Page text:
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Printed Circuit Heat Exchanger service experience

Published on 20 May 2019 by Jared Tomlinson


Printed Circuit Heat Exchangers (PCHE) are diffusion-bonded type heat exchangers. These are highly compact, highly robust exchangers compare to the other popular heat exchangers such as shell and tube. They are now well established in the upstream, high pressure hydrocarbon processing, petrochemical and refining industries.

Major oil companies such as Cheveron, BP, Shell, ExxonMobil, etc., and operators such as SBM, MODEC, etc., are using PCHEs to projects all over the world.

Some of the advantages of PCHEs are as follows:

  • Four to six times smaller than conventional shell and tube heat exchangers for the same duty.
  • Extreme pressure capability in excess of 600 bar (9000 psi)
  • Extreme temperature capability ranging from cryogenic to 900°C.
  • High thermal effectiveness of over 98% in a single unit.
  • Has space and weight advantages, as several process streams can be into a single unit.
  • Suitable for a range of corrosive and high purity streams.

Due to the fine flow channel sizes in PCHE, a very clean service, like condensate is the best application for PCHE. Any solids, such as corrosion products, pipe scale, ice will cause deteriorated performance for the PCHE.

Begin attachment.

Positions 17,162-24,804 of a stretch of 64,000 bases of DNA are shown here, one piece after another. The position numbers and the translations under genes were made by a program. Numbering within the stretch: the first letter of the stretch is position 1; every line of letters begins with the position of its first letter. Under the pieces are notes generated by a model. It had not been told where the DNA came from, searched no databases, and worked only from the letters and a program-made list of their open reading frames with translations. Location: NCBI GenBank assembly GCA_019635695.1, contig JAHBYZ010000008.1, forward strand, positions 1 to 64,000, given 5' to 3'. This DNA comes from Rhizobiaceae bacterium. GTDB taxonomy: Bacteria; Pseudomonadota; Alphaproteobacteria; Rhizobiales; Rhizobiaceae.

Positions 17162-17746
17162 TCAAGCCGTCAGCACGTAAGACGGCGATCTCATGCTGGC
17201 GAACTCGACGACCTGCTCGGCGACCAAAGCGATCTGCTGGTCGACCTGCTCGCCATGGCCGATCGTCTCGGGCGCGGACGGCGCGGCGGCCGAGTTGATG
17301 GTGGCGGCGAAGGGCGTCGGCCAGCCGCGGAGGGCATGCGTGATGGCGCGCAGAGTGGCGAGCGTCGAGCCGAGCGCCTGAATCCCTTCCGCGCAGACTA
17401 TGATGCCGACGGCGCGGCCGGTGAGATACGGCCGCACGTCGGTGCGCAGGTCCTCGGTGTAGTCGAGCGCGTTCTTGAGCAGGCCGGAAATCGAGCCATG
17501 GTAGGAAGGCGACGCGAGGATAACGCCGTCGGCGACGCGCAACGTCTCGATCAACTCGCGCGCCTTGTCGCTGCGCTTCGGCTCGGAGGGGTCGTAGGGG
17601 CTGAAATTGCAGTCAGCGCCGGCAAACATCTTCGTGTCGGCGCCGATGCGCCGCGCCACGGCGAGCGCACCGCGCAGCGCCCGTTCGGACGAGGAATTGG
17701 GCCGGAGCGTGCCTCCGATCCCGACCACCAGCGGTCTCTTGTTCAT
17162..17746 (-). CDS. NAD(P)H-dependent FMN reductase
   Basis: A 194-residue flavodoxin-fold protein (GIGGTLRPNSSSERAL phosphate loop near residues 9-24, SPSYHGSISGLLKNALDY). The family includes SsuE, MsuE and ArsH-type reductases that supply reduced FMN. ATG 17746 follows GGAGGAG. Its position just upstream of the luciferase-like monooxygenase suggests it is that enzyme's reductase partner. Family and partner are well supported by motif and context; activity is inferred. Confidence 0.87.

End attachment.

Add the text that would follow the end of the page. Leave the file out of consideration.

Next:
It is possible to use PCHE for multifluid heat exchanger. As an example, three conventional heat exchanger  "gas/gas, gas/condensate and gas/refrigerant" units can be replaced by a PCHE unit as shown below.


However, PCHE are not recommended when sea water is used as cooling medium due to fouling, scaling, etc. issues.

Considerations when selecting the Printed Circuit Heat Exchangers. The use of PCHE should be limited to clean fluid service only. Furthermore, PCHE should not be used to cool gas directly from a separator. The use of a PCHE downstream of an oil lubricated compressor is not recommended.

Special attention should be given to:

  • Particles: A permanent strainer (Hellan type or similar) of 250 micron should be fitted on the inlet of both sides of a PCHE in liquid service and for the liquid side only for gas coolers/heaters.
  • To mitigate fatigue the temperature control should be designed to limit thermal cycling. A travel stop for 20% minimum flow through the control valve is required to reduce the extent of thermal cycling.
  • A temporary strainer contained in a removable spool should be provided on the gas side of gas coolers or heaters.
  • Pressure drop of the permanent strainer and the heat exchanger core should be monitored on both sides of the exchanger.
  • 3” nozzles shall be provided on each inlet manifold to facilitate off-line Ultra High Pressure (UHP) cleaning.

There is no blockage within PCHE considering dry and clean gas. Filters also typically will be provided for inlet of process as well as cooling medium inlet lines. Therefore, there should not be planning to install for dry gas service. However, if there is a need to specify this requirement, spare PCHE in storage can be provided (one common per duty/rating for export gas compression trains).

PCHE pressure drop assumption for simulation modeling will depend on the type of process:

  • Generally in systems where fouling is predicted the pressure drop for the clean printed circuit heat exchanger should be restricted to 90 % of the allowable value.
  • In addition pressure drop losses should also include all those occurring in nozzles, header tanks, bends, fittings, manifolds, distribution, thermal sections, etc.
  • The pressure drop for the strainer should be additional to the stated printed circuit heat exchanger pressure drop.



Tags: PCHE Printed Circuit Heat Exchanger